Anyone still scratching their heads about the decline of public trust in the media should take note. As one commenter, watching via livestream, put it on Twitter: “If you guys can’t figure out what’s wrong … it’s that.”

Opening remarks, Commons Heritage Committee, February 27, 2024

Good afternoon to the committee and thank you for inviting me to participate in your study on a National Forum on the Media. 

My name is Tara Henley, and I’m a journalist and author in Toronto. I am the host of the Lean Out podcast, a subscriber-supported, weekly current affairs show that interviews guests from around the world, including many journalists. I myself have been a journalist for 22 years, with experience in newspapers, magazines, digital, radio, and television, as well as publishing a current affairs book.  

For the past year, one of my central lines of inquiry at Lean Out has been the collapse of the media. In trying to unpack what’s gone wrong, I’ve interviewed researchers, authors, historians, and professors. I’ve covered reports, journalism panels, and forums. I’ve also read a large volume of emails and comments from the public—and have spoken with journalists in both legacy and independent media, as well as opinion writers across the political spectrum, and media entrepreneurs.

I am currently writing the 2024 Massey Essay on the state of the media, which will be published in the Literary Review of Canada this spring. The focus of that essay is on declining trust in the media.

As this committee has already heard, the problems facing Canadian media are complex and multifaceted, and our newsrooms are under enormous pressure.

We know that the collapse of the Canadian media is largely economic. The internet has disrupted our industry, and the advertising business model has imploded. We also have heard from witnesses at this committee that the industry faces challenges with ownership and consolidation.

We have seen mass outlet closures, dwindling audiences, and mass layoffs, and, by some estimates, there are now just 10,000 to 12,000 journalists in this country. Government intervention in the industry has also presented challenges for some players, including independent and digital outlets, as it has resulted in Meta pulling out of news in Canada. We heard powerful testimony on that from media CEO Brandon Gonez.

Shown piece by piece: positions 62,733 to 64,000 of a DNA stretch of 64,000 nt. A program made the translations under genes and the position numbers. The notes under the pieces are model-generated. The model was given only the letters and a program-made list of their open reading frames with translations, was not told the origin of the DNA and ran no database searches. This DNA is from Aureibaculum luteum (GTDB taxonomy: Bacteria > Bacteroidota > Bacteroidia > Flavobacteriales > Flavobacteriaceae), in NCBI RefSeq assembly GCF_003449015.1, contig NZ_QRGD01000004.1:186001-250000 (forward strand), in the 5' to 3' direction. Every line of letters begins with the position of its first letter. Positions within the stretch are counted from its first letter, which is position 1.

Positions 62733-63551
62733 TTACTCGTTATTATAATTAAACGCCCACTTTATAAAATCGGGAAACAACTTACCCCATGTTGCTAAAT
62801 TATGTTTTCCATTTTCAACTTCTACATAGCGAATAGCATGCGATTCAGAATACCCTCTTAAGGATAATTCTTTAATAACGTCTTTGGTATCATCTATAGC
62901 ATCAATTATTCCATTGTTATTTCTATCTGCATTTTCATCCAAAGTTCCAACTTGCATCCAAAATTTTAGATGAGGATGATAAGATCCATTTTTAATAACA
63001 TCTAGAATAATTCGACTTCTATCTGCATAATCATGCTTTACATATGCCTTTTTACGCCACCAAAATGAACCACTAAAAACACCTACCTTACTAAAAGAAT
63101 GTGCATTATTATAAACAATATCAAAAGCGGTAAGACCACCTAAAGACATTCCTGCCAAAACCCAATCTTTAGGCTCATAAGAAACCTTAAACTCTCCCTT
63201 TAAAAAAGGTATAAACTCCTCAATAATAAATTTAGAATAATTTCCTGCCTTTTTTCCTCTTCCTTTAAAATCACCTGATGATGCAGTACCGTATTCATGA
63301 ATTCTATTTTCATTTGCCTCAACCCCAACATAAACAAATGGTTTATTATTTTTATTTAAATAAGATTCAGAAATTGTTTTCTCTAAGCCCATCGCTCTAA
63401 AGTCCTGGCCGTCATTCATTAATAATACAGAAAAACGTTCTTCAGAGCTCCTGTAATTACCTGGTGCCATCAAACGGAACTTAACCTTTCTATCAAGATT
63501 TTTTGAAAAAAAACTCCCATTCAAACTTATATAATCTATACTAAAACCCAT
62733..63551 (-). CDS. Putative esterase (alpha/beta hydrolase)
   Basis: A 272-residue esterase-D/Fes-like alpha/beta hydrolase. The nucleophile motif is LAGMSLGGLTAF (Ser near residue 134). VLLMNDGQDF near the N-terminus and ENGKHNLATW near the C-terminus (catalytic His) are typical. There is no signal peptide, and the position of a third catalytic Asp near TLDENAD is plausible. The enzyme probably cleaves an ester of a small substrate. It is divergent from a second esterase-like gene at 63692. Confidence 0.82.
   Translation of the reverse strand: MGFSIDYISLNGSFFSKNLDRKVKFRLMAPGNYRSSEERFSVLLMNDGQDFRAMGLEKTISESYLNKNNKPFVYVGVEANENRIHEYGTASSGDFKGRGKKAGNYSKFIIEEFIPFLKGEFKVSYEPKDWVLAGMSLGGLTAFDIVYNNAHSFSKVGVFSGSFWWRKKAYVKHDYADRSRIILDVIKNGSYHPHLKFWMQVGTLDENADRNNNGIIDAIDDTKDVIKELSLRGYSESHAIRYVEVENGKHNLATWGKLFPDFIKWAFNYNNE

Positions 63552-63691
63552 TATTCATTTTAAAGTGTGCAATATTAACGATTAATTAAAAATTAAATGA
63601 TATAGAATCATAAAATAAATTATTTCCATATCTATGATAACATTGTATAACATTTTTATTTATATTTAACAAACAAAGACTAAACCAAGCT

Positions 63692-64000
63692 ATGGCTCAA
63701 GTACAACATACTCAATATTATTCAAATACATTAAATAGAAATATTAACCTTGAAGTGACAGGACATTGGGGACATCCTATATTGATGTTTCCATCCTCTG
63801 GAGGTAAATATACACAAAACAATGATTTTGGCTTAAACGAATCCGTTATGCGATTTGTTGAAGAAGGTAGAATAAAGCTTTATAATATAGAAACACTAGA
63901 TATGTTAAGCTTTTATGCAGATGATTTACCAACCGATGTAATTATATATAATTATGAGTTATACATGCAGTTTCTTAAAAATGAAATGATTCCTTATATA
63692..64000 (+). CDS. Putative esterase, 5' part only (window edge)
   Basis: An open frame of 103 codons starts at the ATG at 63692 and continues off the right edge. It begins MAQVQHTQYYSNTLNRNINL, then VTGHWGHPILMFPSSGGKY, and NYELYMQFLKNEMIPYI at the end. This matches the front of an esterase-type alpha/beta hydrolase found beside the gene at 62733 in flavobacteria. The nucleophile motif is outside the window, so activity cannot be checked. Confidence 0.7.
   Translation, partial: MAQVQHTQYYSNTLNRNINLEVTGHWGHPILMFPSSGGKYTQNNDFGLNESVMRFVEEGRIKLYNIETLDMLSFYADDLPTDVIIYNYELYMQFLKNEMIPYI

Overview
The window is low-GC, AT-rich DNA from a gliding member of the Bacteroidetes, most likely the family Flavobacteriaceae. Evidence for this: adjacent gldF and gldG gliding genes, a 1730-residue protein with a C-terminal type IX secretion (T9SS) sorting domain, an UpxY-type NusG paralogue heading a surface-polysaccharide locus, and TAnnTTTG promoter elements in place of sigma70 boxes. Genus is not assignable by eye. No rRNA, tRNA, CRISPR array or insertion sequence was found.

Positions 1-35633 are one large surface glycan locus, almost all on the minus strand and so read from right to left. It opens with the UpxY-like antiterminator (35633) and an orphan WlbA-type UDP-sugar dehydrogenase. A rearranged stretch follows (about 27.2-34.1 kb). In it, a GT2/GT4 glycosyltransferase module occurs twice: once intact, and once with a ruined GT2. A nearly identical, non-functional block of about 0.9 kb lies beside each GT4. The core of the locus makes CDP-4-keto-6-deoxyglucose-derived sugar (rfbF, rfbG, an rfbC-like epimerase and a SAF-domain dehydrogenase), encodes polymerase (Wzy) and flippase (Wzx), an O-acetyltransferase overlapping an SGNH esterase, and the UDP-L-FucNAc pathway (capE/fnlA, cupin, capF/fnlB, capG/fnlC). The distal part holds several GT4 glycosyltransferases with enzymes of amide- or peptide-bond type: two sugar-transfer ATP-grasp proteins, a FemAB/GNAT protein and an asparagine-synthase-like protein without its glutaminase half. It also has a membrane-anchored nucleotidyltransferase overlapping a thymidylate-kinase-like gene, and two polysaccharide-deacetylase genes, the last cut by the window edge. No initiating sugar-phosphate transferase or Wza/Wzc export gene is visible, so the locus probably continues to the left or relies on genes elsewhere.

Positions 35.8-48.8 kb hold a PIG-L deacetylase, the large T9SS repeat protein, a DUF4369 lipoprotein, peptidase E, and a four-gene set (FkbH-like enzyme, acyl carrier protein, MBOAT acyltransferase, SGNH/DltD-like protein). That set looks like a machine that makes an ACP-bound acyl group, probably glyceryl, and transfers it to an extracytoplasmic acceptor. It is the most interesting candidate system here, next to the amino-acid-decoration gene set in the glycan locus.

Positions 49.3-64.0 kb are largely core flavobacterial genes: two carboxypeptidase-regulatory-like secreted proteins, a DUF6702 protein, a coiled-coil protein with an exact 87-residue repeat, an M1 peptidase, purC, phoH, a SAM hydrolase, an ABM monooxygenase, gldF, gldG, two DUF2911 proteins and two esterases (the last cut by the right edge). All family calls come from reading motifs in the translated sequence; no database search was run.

The media is in a profoundly weakened state, and there are consequences to this. Good journalism involves revealing inconvenient facts, airing unpopular perspectives, and challenging dominant narratives. The volatility of our industry risks breeding conformity and caution, in leadership and in our press corps, which can erode the quality of coverage. 

In the current climate, the training for the next generation is also jeopardized, as there are fewer mentors. And fewer outlets—particularly fewer local news outlets—for young journalists to train at. The economic precarity of journalism means, as well, that young people without family financial support are less likely to go into the business and to be able to live in the expensive cities where most of our media are now concentrated and do internships or poorly paid jobs. This reduces the diversity of perspectives in our newsrooms at a time when we most need to increase it. 

As our industry is collapsing, the public relations industry is exploding. Cecil Rosner, formerly of The Fifth Estate at CBC, notes in his recent book that journalists are now outnumbered by PR professionals by a ratio of 13:1, with entire teams now standing between reporters and those they report on.

We in the media are not just facing catastrophic economic and structural pressures. We’re also grappling with a serious decline in public trust. And a citizenry that is increasingly tuning out from the news and is increasingly hostile towards journalists.